Adolescent sex offenders

Sexual offending continues to be an emotive topic that elicits extensive discussion amongst the general public, scholars, and the legal system. While adult offenders are often exposed in the media, much less is reported and known about juvenile sex offenders.

While the majority of sexual offenders begin offending in adulthood, research suggests that 20 percent of all rapes and 30-50 percent of all child molestations are perpetrated by under 18’s. The challenge is to identify young people who display concerning characteristics before they offend and potentially launch into criminal careers. However, this is no simple task.

Not surprisingly, a high proportion of juvenile sex offenders have been sexually abused themselves. While most children who are sexually abused do not go on to become sexual offenders, some tend to model similar behaviour to that which they have been exposed to. In particular, those who offend against other male children are far more likely to have been sexually abused themselves.

A key task for adults is thus to identify as soon as possible whether a child has been sexually abused and to seek professional advice. Amongst younger children, warning signs include touching the genitals of other children or animals, rubbing their genitals against others, sexual innuendos, attempting to undress others, and inserting objects into the vaginas or rectums of others. These behaviours should occur repetitively, across varying situations, at an age younger than they appear in other children, and be unresponsive to adult intervention/supervision.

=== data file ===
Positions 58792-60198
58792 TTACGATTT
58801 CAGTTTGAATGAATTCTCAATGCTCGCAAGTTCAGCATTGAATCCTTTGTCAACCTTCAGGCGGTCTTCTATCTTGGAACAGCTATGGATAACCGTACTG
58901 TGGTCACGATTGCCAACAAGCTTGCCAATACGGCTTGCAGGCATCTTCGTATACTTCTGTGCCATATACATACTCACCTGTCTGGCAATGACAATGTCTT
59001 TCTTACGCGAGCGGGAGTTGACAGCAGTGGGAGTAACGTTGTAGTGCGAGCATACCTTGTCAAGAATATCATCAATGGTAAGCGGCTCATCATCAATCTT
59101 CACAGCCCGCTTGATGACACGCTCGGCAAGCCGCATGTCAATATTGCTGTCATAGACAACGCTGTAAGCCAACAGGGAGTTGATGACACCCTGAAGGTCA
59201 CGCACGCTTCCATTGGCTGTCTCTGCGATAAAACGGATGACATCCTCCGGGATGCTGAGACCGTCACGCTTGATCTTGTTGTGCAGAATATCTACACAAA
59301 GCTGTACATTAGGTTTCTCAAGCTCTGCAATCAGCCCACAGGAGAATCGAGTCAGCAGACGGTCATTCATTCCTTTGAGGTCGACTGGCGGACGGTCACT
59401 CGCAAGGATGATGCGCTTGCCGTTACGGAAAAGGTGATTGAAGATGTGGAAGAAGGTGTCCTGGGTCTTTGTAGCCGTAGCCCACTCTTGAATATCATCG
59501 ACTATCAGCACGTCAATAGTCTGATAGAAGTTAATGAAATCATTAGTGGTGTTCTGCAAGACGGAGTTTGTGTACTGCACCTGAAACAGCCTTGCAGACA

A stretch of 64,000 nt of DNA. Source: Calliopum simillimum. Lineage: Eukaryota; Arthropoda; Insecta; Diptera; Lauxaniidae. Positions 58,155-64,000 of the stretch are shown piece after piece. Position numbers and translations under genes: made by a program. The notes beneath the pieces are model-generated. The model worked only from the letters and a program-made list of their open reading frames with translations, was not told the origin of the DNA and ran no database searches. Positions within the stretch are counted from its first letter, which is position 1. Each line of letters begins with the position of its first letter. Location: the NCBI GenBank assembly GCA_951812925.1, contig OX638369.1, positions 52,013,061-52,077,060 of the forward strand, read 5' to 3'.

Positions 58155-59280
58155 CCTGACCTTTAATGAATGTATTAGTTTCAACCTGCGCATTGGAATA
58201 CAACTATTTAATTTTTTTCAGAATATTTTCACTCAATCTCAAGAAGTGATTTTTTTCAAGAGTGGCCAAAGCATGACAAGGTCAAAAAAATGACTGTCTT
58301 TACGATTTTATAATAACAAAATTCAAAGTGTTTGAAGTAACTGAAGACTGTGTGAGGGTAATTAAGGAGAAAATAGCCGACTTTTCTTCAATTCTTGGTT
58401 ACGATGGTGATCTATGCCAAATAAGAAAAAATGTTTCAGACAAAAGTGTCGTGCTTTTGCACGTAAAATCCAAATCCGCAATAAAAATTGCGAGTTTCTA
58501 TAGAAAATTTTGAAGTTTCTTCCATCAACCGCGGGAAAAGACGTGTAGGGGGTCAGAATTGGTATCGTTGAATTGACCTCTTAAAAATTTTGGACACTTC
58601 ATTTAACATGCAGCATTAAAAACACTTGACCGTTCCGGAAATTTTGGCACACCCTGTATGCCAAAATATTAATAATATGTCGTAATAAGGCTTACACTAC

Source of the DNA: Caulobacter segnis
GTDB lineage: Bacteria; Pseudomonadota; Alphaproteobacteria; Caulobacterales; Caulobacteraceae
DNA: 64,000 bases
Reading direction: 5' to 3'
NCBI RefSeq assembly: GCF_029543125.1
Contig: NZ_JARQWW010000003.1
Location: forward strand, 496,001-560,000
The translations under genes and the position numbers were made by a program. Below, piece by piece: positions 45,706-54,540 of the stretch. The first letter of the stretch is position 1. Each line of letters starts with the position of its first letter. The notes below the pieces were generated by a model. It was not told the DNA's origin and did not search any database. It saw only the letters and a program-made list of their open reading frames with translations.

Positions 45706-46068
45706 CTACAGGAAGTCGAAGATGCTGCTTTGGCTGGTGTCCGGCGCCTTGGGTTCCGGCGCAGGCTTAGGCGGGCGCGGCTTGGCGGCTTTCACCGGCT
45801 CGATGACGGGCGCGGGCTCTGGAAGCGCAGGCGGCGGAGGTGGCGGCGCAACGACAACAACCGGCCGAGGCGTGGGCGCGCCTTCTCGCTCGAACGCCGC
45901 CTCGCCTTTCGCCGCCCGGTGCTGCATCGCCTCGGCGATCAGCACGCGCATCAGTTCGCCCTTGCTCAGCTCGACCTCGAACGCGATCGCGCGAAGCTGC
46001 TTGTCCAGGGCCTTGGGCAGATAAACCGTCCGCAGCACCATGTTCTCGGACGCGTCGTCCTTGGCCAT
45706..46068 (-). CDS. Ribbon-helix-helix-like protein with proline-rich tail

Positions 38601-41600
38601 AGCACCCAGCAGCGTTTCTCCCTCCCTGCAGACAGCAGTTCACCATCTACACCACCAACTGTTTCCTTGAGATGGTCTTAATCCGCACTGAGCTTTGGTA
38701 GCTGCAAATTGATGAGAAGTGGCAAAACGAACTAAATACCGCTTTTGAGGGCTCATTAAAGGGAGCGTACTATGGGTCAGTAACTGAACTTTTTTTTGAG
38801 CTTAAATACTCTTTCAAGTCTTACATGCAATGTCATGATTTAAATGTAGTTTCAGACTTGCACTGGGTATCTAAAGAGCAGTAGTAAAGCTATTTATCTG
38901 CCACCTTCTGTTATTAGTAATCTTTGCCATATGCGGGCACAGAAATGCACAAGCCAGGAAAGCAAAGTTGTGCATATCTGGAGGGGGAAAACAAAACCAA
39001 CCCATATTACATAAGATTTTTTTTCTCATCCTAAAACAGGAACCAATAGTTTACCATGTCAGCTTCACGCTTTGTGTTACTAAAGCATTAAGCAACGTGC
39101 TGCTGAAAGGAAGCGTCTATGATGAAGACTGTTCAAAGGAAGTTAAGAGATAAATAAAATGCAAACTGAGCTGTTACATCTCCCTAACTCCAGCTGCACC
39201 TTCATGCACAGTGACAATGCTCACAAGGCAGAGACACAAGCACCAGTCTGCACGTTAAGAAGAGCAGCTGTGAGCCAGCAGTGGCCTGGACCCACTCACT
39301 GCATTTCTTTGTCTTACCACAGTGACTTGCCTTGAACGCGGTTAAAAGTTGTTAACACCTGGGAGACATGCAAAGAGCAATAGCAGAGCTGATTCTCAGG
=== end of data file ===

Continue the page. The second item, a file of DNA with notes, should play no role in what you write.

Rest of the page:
Adolescents who have been abused are more inclined to display poor school performance, drop out of high school, engage in delinquent acts (such as criminal behaviour and substance abuse), and take sexual risks (such as engaging in sex at a young age and not using condoms). In fact, juvenile sex offenders look a lot like juvenile general offenders. Juvenile sex offenders who offend against peers of a similar age or older tend to have early contact with the law, conduct problems, and as many as half have prior general offence histories. They are also 2-4 times more likely to be reconvicted of a new non-sexual offence than of a sexual offence. Their offending may be linked to a general antisocial attitude of abusing the rights of others, rule breaking, sensation seeking, self-serving acts at others’ expense, and acting impulsively (often under the influence of substances). However, as a group, they tend to have less extensive criminal histories than non-sexual offenders. One area of added concern amongst sexual offenders is a propensity to engage in fire setting.

A difference is often noted between general offenders and juvenile sexual offenders who commit offences against children much younger than them. They display fewer conduct difficulties and a more specific interest in sexual contact with young victims (much like adult paedophiles). Such individuals are more likely to compensate for negative emotions and seek self-comfort by engaging in sexual acts. Not surprisingly, such offenders often have poor self-esteem, few positive dating scenarios with same-age peers, and lack a “normalising” peer group.

The effects of being sexually abused for the victim are potentially extreme in nature. Unfortunately, when the victim becomes the perpetrator, the cycle is compounded.


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